Reflecting on Creativity and activities that can foster IT

The CGroup Image

I joined the Creative Group, a group that sees Creativity as a way of promoting change in language education. As soon as I read the group’s mission and aims, I felt the desire of being part of this movement which matches what I’ve been trying to do myself in class, which is trying to engage learners in the creative use of language as well as connecting to mine and their creative selves. But what is creativity? Is it possible to define it? The group offers a description that might get us thinking about it. Here it is:

While it is true that ‘creativity is an elusive creature that can’t be defined in a single feature’, we nevertheless offer a provisional description of creativity as: ‘thinking and activity in language education that is novel, valuable, and open-ended, and that helps to enrich learning in our students and ourselves’.

You can READ MORE about The CGroup, here.

About couple of weeks ago, I read a reflection on Creativity where the blogger Gianfranco Conti stresses the fact that the term might have been commonly used/misused (I highly recommend his blog!). He asked about creativity in language learning and use by raising the following questions:

Don’t want to sound overly cynic but…what about ‘real’ creativity? The kind that L2 learners really have to engage in order to effectively learn the target language?

I’m not going to go over how Gianfranco answers “that” question here. He has already done a great job at that in his own blog and I’d like to invite you to go there to read it. I hope it strucks a chord with you too.

I also hope that the set of activities I am using with my 14-year-old teens right now falls into the view of creativity that enhances L2 acquisition and promotes creativity with and through language as Gianfranco would expect to be really part of our job as language teachers.

Using Comics

Activity 1: I gave them a very straightforward worksheet for them to fill in 5 minutes. Each learner received one and they did it in pairs or threes. I could have given them the word cloud straight away, but I decided I wanted them to think of vocabulary explicitly questioning what they knew or not about those words. 5 minutes was enough for the learners in intermediate level+ to fill most of it. In fact, about 90% falls into the 2000 most frequent words.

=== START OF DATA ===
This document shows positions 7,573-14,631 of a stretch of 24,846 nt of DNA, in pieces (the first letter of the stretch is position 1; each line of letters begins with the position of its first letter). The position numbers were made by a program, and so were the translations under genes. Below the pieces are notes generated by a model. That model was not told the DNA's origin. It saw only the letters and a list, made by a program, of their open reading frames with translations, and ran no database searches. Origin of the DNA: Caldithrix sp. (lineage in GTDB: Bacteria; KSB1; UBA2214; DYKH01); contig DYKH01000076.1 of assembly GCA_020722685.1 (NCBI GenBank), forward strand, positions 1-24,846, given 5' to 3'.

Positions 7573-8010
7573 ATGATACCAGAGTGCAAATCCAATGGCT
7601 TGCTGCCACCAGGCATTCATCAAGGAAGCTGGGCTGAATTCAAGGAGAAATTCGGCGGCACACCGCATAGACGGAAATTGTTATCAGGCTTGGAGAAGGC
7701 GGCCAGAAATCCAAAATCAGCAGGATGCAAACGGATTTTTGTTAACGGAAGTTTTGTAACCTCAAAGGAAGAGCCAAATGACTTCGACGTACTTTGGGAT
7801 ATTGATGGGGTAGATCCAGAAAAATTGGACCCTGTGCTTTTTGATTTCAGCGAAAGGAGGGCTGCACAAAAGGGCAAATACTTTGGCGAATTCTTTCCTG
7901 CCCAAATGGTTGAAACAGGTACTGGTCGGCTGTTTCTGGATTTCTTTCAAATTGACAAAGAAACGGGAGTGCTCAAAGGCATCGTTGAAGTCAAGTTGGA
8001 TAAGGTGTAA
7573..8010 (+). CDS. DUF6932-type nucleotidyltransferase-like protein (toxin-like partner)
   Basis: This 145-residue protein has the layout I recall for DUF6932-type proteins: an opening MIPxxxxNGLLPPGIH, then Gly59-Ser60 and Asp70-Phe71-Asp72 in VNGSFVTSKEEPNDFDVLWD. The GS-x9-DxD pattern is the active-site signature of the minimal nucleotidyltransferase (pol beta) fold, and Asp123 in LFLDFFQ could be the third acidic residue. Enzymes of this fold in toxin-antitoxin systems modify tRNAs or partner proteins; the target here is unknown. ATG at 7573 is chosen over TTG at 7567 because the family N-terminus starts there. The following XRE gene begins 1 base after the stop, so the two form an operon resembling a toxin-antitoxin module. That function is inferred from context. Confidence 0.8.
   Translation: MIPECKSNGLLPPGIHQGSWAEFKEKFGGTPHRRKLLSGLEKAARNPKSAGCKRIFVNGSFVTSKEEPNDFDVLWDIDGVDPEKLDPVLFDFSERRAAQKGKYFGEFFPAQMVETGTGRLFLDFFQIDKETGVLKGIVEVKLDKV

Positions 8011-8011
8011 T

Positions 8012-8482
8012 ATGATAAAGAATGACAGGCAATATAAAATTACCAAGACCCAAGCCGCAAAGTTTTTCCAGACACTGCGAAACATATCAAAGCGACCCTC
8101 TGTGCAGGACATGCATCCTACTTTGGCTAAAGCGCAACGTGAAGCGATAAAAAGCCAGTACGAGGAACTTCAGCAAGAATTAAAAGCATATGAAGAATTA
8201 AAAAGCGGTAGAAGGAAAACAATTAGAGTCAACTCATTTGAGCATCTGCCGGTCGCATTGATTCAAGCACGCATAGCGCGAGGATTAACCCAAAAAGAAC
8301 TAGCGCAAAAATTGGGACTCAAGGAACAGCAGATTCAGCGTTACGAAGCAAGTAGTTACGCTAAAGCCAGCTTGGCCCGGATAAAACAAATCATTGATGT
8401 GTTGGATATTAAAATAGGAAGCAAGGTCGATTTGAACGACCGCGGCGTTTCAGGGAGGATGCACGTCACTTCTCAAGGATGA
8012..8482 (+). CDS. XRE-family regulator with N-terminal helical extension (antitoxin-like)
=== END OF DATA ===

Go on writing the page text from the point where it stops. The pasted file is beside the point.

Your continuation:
Activity 2: Each pair or group of three learners received a wordcloud with the words forming a runner/racer/competitor or simply someone running which is central part of the story. Most of the content words are in the story or related to it.

canvasPredicting the story is a valuable activity because it encourages learners to use their imagination, but also to rely on the information they have available to them, in this case the image of a racer and the words, and also from the knowledge of the world. It’s also open-ended because learners choose which words to use promoting novelty as learners come up with new and different stories/predictions from each other. 

Searching for more ideas today on how to use WordClouds, I came across a post which I highly recommend from Nik Peachey from 2008 with lots of great ideas on how to use them including predicting the story.

Learners wrote their own versions using the language they had at their disposal and had also to negotiate with one another. Some pairs/threes carried out the activity most of the time in English, while others used Portuguese to discuss the possibilities and create the story. Here are the samples without any correction apart from one that had been corrected, rewritten and the words the learn were having trouble pronouncing, highlighted in green. If you want to read the stories, click here.

After predicting the story,

  • We worked with the comic and most of the lines of the characters were erased to promote visual literacy as well as giving learners the chance to understand the story by predicting what the characters might be saying through oral discussion.
  • The characters’ lines were printed out and cut in large slips of paper for them to match lines to blanked bubbles. These two activities promoted a lot of language discussions where they would help each other, check dictionary or ask me. Most of the time, they figure things out by just talking to each other.

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TESL-EJ Reflective Practice Special Issue


I’m very happy for the opportunity to share my journey with the readers of TESL-EJ in the November Special Issue.

This issue focus on Reflective Practice in Language Education. I couldn’t have done it if it wasn’t for Vance Stevens marvelous work as an editor.

I’m very proud to share it with my blog readers and wonderful PLN whose support and encouragement have made all the difference in my PD.

Thank you all! 🙂